Trifurcation: Three Paths Forward From “Innovation Alley”

[Originally posted in my final Prizmah blog post in “Innovation Alley“.]

As I linger one last time in Innovation Alley, permit me the opportunity to bookend this blog post with a few, brief personal thoughts…

What a blessing these last four crazy years of professional life has been for me!  Truly.  From a headship I treasured at the Martin J. Gottlieb Day School, to an executive directorship I was just figuring out at the Schechter Day School Network, into a vice presidentship I never anticipated here at Prizmah – with overlapping timelines and characters, I feel like I’ve enjoyed an entire compressed career without a forwarding address.  It is dizzying to think about, but the feeling that best captures my attitude as I prepare (again!) to shift lanes is simply gratitude.  I am forever enriched for the experiences and relationships these last years have brought me.

“Gratitude” is also an appropriate word to describe how I feel about my year at Prizmah.  To have had a chance to dig deep in the world of innovation, if only for a year, has opened my eyes as to what is possible and has inspired me to play my part to help the possible become reality.  At the heart of things, that’s what this work is really about – helping Jewish day schools transform teaching and learning to the greater good of the Jewish People.  All the rest is commentary…

Do I wish we had accomplished more in Year One?  Yes.

It is certainly the case that the most obvious, externally-facing work we did this year was the “Playground” at Prizmah’s inaugural conference.  There were smaller successes in terms of edJEWcon (which I’ll discuss below) and there were/are a ton of internal conversations that have contributed to other of Prizmah’s work, but in terms of the larger catalyzing contributions that we described upon launch, it is perfectly fair to note that we simply didn’t get there…at least not yet.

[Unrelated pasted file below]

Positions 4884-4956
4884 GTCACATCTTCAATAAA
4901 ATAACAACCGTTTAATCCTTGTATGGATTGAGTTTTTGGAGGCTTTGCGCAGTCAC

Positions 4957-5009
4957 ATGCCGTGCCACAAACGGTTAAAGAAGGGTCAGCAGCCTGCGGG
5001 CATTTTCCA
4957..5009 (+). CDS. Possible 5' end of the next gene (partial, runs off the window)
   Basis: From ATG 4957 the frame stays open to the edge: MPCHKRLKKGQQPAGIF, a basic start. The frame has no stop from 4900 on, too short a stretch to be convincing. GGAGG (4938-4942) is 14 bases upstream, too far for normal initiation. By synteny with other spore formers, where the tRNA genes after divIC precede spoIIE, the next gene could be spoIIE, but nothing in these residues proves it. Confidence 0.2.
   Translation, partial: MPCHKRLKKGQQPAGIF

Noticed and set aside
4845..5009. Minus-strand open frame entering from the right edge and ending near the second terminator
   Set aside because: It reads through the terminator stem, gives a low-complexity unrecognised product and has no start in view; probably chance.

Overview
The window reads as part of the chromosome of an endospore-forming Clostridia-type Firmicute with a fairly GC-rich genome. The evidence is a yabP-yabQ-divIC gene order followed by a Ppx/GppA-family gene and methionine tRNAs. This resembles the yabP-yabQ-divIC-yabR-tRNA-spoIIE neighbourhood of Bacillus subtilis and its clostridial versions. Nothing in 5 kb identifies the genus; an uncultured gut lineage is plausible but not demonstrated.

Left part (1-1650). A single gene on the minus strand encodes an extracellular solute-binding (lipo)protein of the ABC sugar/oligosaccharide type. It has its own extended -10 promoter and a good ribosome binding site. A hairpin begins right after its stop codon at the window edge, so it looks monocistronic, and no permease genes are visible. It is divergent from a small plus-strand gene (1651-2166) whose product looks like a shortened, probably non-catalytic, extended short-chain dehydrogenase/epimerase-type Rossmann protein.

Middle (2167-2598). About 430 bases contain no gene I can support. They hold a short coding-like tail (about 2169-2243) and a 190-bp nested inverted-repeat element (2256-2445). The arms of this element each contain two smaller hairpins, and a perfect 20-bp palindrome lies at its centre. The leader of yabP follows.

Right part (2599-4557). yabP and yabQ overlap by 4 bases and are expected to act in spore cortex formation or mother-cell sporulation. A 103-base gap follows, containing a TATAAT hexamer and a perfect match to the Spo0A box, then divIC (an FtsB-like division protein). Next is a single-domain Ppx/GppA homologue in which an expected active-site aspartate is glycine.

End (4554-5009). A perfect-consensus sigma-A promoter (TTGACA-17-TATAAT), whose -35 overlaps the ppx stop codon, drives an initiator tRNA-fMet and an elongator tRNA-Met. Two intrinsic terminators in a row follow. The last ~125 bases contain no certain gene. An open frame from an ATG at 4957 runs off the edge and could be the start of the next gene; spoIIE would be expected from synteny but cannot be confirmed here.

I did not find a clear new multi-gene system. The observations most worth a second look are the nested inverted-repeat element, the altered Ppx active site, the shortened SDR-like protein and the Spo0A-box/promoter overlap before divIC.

Since sharing back in January both Prizmah’s plan to reincorporate “Innovation” back into the corpus (instead of it remaining as a distinct department) and my plan to continue my career path elsewhere once my transition responsibilities were complete, we’ve been sorting through how (some of) the distinct components of the “Innovation Department” will move the work forward in the year to come.  I am pleased to share with you how three of these components are taking shape for the year to come: Prizmah, edJEWcon, and…well…me.


The story of innovation at Prizmah will no longer be mine to tell, but I can assure you that it will continue.  In addition to the innovative work which will now weave itself into the fabric of the whole, I am hopeful that three of the current vehicles for sharing and discussing innovation will not only continue, but grow and evolve in the hands of my current (and perhaps new) colleagues moving forward.  This includes the blog you are now reading, a standing column of the same name in HaYidion, and Reshet Innovation (for Prizmah members).  I look forwarding to seeing how these vehicles are improved (or changed/replaced) with new thinking and new leadership.  Furthermore, Prizmah plans to continue advancing the powerful insights framed by edJEWcon – notably the approach to active capturing, documenting, reflecting and sharing around use of technologies and innovation.  Finally, it is my hope and expectation that entirely new innovative ideas and opportunities for uplifting the field will come from the work Prizmah will share, launch, link, catalyze and support in the years to come.


As you likely gathered from the last paragraph, edJEWcon itself will no longer continue as a branded program of Prizmah.  We are pleased that the work of edJEWcon has made a positive impact on Prizmah and will live on not only as described above, but also in the person of edJEWcon co-founder Andrea Hernandez who continues on as part of Prizmah’s team with “innovation” part of her ongoing portfolio.  This does not mean the end of edJEWcon!  As has been the case (more times than we could have guessed!) in the past, we (Andrea, co-founder Silvia Tolisano and I) will revisit edJEWcon’s value proposition with funders and the field and look forward to sharing our thoughts on edJEWcon’s future contributions to thought leadership, social media, and work in the field on its website soon.  We look forward to active collaboration with Prizmah when possible in future endeavors.


As for me, I am preparing to take all that I have learned these last three years and apply it to my return to the headship as the incoming Head of the Ottawa Jewish Community School.  I don’t know how “innovative” I’ll be on Day One, but you can continue to follow my journey on my website or on social media.

As it says in the Mishnah: “Lo alecha ha’mlacha legmor…” – “It is not incumbent on you to finish the work, neither are you free to exempt yourself from it.”  (Mishnah: Avot, 2.16)  It has been an honor and a career highlight to have had the chance to help birth Prizmah and be part of its first year of life.  I look forward to watching it grow and succeed with, perhaps, a few more degrees of separation, but no less pride and joy.